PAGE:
The Crusade. Although his realistic appraisal of European attitudes had led Pius to attempt to convert the Sultan to Christianity by argument and exhortation (the famous Epistola ad Mahumetem, 146061), his crusading zeal remained strong. Undoubtedly his desire to avoid further distraction led him to lay aside the many proposals for Church reform submitted at his request. The final impulse to action was stimulated by appeals from Christians in the Levant, the scurrilous attacks on the papacy and himself made in Germany (see his moving reply, In minoribus agentes, April 26, 1463), and the actions of the heretical George Poděbrad of Bohemia. Angered by Pius's refusal to accept the Compacts of Basel, Poděbrad openly challenged papal direction of the crusade and the pope's traditional position as spiritual arbiter of Christendom. Encouraged by Cardinal bessarion's success in persuading Venice and Hungary to join forces (Sept. 23, 1463), Pius declared his intention of leading the crusade in person and proclaimed the crusade on October 22. While there was some popular enthusiasm, his hopes for support from the princes proved illusory early in 1464. Nevertheless, having excommunicated Poděbrad (June 16), Pius assumed the cross and left Rome. He arrived at Ancona only to die there in the full knowledge that Christian Europe had proved indifferent to his appeals. His body was interred in the chapel of St. Andrew in Rome.

Appraisal. His heroic death did not receive appropriate recognition. Many humanists, feeling themselves neglected, vented their scorn on the dead pope. However, posterity has never ceased to value his writings. His Commentaries, a veritable autobiography and history of his reign, reflect his refreshingly ingenuous mind, his curiosity, delight in nature, and, above all, his firm grasp on abiding values. It is true that his reign witnessed the papacy's loss of control of the crusade as well as the final collapse of the moral unity of Christendom. Yet historians increasingly pay tribute to Pius's courage, self-control, judgment, and patient endurance. A sympathetic study of his life will carry one far toward a true appreciation of the grandeur and misery of the 15th-century Church.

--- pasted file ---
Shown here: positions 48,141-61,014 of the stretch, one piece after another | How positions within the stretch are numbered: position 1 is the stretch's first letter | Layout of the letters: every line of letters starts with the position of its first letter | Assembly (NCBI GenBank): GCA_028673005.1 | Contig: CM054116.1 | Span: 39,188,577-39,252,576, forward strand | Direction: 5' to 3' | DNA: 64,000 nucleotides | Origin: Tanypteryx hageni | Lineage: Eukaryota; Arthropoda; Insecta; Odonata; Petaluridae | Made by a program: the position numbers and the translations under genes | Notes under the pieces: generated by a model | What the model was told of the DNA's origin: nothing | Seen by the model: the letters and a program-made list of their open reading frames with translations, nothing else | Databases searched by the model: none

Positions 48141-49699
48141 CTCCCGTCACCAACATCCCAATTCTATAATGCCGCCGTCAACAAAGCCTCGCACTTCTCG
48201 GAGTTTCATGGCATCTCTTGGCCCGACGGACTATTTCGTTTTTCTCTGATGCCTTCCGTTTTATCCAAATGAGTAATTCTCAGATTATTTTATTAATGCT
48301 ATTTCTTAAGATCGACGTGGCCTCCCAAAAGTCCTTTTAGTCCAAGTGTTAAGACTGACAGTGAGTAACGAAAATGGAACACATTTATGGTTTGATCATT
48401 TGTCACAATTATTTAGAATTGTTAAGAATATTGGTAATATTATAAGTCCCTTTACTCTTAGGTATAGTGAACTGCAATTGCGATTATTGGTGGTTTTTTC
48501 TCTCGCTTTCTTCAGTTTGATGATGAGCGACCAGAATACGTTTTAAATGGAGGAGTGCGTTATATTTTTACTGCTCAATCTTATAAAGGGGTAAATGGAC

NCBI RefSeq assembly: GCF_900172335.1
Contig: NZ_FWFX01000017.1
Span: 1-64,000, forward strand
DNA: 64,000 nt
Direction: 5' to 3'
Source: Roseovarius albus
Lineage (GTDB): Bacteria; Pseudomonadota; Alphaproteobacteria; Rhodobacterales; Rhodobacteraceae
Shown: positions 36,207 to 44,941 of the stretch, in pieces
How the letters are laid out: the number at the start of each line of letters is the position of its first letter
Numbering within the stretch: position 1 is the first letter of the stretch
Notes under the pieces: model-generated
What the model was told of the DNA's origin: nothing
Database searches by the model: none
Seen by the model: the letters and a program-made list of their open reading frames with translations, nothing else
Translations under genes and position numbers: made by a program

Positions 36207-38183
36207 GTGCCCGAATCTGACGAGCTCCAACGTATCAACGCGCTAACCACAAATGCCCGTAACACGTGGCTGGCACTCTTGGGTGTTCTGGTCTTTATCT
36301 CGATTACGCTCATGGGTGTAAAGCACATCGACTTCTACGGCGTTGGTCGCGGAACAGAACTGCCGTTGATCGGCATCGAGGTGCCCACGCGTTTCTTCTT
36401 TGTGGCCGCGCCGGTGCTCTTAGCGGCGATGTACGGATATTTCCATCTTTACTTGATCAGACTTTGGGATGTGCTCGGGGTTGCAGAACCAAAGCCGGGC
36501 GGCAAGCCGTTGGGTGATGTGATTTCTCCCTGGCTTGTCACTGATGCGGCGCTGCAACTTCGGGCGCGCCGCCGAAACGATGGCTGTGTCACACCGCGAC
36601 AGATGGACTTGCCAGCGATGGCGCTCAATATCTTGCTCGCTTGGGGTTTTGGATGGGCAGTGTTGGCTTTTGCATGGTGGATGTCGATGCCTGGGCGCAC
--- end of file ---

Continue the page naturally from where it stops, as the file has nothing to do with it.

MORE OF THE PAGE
Bibliography: Works. Opera quae extant omnia, ed. m. hopperus (Basel 1551); Orationes politicae et ecclesiasticae, ed. j. d. mansi, 3 v. (Lucca 175559); Opera inedita, ed. j. cugnoni (Rome 1883); Der Briefwechsel, ed. r. wolkan, 4 v. (Fontes rerum Austriacarum 6162, 6768; Vienna 190918); Lettera a Maometto II (Epistola ad Mahumetem ), ed. g. toffanin (Naples 1953); Memoirs of a Renaissance Pope, tr. f. a. gragg, ed. l. c. gabel (New York 1959). Literature. l. pastor, The History of the Popes From the Close of the Middle Ages (LondonSt. Louis 193861) v.3. e. vansteenberghe, Dictionnaire de théologie catholique, ed. a. vacant et al., 15 v. (Paris 190350; Tables générales 1951) 12.2:161332. j. g. rowe, "The Tragedy of Aeneas Sylvius Piccolomini (Pope Pius II)," Church History 30: 288313. r. j. mitchell, The Laurels and the Tiara: Pope Pius II, 14581464 (Garden City, N.Y. 1963). g. schwaiger, Lexikon für Theologie und Kirche, ed. j. hofer and k. rahner, 10 v. (2d, new ed. Freiburg 195765) 8:528529.

[j. g. rowe]